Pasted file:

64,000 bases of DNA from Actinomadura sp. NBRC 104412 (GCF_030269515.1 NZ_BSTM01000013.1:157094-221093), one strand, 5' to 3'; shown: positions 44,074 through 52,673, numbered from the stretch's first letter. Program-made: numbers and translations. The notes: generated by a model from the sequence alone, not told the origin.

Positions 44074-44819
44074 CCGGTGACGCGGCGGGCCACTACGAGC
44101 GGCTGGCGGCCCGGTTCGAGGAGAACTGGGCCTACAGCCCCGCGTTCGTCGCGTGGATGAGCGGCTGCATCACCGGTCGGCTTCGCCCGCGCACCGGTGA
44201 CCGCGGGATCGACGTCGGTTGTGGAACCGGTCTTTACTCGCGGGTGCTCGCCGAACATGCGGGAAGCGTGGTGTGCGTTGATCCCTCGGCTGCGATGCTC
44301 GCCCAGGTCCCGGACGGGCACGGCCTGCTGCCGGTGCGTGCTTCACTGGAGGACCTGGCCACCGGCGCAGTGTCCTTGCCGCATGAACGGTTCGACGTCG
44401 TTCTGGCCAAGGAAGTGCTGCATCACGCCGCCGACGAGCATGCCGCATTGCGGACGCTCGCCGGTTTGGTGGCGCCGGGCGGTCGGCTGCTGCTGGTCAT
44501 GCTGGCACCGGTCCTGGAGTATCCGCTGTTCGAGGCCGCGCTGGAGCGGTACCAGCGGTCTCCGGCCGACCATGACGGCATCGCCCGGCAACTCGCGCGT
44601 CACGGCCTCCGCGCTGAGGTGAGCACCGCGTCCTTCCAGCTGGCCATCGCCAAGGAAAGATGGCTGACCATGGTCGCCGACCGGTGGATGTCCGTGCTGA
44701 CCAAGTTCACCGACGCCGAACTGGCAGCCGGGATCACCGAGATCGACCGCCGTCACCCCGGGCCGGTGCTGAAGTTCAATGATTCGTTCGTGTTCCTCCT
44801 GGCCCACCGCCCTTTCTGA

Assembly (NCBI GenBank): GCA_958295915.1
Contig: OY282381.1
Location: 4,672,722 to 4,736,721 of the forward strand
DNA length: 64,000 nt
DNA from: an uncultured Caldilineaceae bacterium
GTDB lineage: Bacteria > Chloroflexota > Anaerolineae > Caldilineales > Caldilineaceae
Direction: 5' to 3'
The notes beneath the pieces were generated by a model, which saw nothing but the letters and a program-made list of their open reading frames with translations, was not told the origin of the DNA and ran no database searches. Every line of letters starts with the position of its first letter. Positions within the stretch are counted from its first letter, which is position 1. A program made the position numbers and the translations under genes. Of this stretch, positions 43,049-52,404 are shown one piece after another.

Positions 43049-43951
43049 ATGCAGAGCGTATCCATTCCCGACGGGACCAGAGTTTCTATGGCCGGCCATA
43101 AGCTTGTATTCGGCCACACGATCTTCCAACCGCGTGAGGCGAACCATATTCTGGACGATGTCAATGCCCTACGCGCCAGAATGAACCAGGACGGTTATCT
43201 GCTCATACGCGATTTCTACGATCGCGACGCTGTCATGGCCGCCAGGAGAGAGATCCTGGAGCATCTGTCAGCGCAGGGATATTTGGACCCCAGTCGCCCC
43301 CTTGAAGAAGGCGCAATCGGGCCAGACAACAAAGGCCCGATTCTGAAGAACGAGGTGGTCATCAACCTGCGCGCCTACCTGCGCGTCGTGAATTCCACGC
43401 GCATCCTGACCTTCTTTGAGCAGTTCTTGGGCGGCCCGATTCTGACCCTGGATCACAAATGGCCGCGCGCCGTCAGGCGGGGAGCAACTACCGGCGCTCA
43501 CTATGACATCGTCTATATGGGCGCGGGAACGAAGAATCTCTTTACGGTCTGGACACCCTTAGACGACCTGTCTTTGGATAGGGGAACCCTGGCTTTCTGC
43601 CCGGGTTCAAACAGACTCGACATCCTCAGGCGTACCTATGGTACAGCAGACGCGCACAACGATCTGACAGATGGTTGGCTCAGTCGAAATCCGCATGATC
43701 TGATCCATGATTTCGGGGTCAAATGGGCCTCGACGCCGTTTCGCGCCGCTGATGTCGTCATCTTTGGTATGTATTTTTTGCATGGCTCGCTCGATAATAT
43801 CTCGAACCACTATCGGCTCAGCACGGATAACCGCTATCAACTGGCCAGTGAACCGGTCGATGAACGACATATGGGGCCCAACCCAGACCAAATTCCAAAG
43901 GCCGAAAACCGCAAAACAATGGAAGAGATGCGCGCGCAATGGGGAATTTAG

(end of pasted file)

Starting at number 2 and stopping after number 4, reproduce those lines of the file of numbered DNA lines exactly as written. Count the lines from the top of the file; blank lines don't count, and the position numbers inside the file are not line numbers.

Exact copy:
Positions 44074-44819
44074 CCGGTGACGCGGCGGGCCACTACGAGC
44101 GGCTGGCGGCCCGGTTCGAGGAGAACTGGGCCTACAGCCCCGCGTTCGTCGCGTGGATGAGCGGCTGCATCACCGGTCGGCTTCGCCCGCGCACCGGTGA